Marlene Belfort

Marlene Belfort
Research Scientist, Wadsworth Center, Molecular Genetics
Distinguished Professor, School of Public Health, Biomedical Sciences
Member, National Academy of Sciences
Contact Information
Office: University of Albany, Dept. of Biological Sciences, Life Sciences Bldg. 2061
Phone: 518-437-4466
B.S. 1965, Univ. of Cape Town, Cape Town, South Africa
Ph.D. 1972, Univ. of California, Irvine, CA
Postdoctoral: 1977, Hebrew University, Jerusalem, Israel
1978, Northwestern University, Evanston, IL
Dr. Marlene Belfort currently holds the positions of Distinguished Professor of Molecular Genetics, Biomedical Sciences, School of Public Health, SUNY Albany, NY and Distinguished Scientist at the Wadsworth Center, New York State Department of Health.  She also has adjunct professorships in the Departments of Biology (SUNY) and both Biology and Biological and Chemical Engineering at Rensselaer Polytechnic Institute (RPI).  After graduating with a B.S. degree from the University of Cape Town, South Africa, Dr. Belfort received her Ph.D. degree in molecular biology at the University of California at Irvine, and performed post-doctoral work at the Hebrew University-Hadassah Medical School, Jerusalem, Israel, where she holds an honorary doctorate.  Dr. Belfort chaired the NIH Microbial Genetics study section, the NIH Pioneer Award Study Section, served on the board of directors of the RNA Society and served on the Board of Advisors of the Canadian Institute for Advanced Research, Evolutionary Biology Program.  She is currently an advisor to the Megatools Collaborative of the European Union and to the Northeast Genome Engineering Consortium of the NIH.  She has organized international meetings in nucleic acid dynamics and evolution, for the Keystone Conferences, FASEB and Gordon Research Conferences.  Dr. Belfort has served on the editorial board of Gene, Methods in Molecular and Cellular Biology, RNA, Nucleic Acids Research, Journal of Molecular Biology, Mobile DNA and Journal of Bacteriology.  Dr. Belfort is a member of the National Academy of Sciences and a fellow of the American Academy of Arts and Sciences, the American Academy of Microbiology, and the American Association for the Advancement of Science.  Her research interests are in splicing, mobility and evolution of self-splicing introns, and their application to biotechnology.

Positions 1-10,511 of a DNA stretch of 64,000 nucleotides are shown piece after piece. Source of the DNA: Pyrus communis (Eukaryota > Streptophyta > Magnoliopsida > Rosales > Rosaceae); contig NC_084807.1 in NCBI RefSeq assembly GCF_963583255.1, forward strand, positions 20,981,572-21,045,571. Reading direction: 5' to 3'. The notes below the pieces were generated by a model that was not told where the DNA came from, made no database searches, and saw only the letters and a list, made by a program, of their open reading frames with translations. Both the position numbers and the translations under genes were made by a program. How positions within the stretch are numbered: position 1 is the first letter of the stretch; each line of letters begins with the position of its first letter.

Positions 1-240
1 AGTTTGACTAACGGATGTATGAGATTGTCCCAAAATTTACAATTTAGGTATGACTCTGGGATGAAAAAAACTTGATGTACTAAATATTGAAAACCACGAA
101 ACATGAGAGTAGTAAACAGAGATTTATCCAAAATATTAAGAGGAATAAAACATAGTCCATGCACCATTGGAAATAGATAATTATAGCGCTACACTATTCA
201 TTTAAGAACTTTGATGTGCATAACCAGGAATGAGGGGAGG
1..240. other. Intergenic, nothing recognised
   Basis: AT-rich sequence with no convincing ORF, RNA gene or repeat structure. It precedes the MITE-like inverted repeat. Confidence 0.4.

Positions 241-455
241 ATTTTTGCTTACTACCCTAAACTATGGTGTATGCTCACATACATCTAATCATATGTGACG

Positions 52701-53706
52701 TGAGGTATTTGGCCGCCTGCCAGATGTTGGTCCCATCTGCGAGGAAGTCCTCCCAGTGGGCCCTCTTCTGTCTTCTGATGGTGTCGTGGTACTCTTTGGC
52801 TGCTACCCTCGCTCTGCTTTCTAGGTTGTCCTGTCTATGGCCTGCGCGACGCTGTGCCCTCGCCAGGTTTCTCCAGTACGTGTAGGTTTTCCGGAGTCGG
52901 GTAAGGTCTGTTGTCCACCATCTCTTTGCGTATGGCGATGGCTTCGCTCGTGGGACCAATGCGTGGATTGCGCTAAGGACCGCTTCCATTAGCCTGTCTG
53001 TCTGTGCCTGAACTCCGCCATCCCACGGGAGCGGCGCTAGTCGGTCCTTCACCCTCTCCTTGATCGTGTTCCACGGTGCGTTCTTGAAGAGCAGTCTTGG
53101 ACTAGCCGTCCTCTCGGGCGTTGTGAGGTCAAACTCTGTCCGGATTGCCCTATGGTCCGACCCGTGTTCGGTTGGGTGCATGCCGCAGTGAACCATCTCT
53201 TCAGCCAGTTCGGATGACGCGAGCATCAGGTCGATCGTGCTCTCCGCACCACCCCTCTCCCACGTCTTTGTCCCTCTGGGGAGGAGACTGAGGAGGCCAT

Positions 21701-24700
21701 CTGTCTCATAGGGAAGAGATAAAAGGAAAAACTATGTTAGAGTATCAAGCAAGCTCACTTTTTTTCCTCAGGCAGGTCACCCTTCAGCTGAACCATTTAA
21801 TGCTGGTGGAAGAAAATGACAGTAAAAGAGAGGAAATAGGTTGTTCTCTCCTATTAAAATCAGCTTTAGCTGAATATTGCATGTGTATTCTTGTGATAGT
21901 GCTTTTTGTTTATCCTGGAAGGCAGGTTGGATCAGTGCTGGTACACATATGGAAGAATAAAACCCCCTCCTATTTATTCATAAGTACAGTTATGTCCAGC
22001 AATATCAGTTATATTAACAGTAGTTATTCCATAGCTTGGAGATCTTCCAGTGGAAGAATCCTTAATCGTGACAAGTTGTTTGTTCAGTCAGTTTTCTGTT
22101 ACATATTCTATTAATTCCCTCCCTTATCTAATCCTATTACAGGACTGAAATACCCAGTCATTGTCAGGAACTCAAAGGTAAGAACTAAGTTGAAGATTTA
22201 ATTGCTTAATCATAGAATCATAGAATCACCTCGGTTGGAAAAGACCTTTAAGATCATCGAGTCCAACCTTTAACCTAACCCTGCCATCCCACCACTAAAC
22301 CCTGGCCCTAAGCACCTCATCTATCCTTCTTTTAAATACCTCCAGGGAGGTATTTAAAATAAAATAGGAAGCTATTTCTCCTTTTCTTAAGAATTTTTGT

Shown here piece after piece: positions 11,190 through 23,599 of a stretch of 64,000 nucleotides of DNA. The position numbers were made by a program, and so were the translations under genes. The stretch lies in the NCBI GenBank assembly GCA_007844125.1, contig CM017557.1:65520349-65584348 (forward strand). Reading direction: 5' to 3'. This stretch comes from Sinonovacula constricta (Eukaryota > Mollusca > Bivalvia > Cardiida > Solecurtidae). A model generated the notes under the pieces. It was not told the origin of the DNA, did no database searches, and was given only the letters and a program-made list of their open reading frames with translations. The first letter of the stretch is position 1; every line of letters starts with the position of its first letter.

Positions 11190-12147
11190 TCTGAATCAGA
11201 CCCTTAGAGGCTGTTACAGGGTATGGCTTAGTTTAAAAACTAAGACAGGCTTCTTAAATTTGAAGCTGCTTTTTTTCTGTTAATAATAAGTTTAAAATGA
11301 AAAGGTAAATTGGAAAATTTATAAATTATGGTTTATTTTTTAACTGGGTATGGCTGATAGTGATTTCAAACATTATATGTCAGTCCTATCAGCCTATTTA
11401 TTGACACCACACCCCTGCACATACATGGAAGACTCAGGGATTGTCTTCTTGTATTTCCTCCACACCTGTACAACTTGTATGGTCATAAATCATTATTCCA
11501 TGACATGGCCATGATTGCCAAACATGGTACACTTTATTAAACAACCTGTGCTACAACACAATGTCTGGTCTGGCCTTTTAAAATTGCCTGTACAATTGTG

Research Interests
Molecular Biology, Bioseparations, Sensors, Introns, Inteins
Current Research
Our laboratory studies the biology of introns and inteins, dynamic sequences that interrupt genes and therefore disrupt the flow of genetic information. Our work runs the gamut from answering fundamental questions about intron and intein function and how they are removed to preserve genetic integrity, through how introns and inteins might have evolved, to ways in which they could be exploited in biotechnology.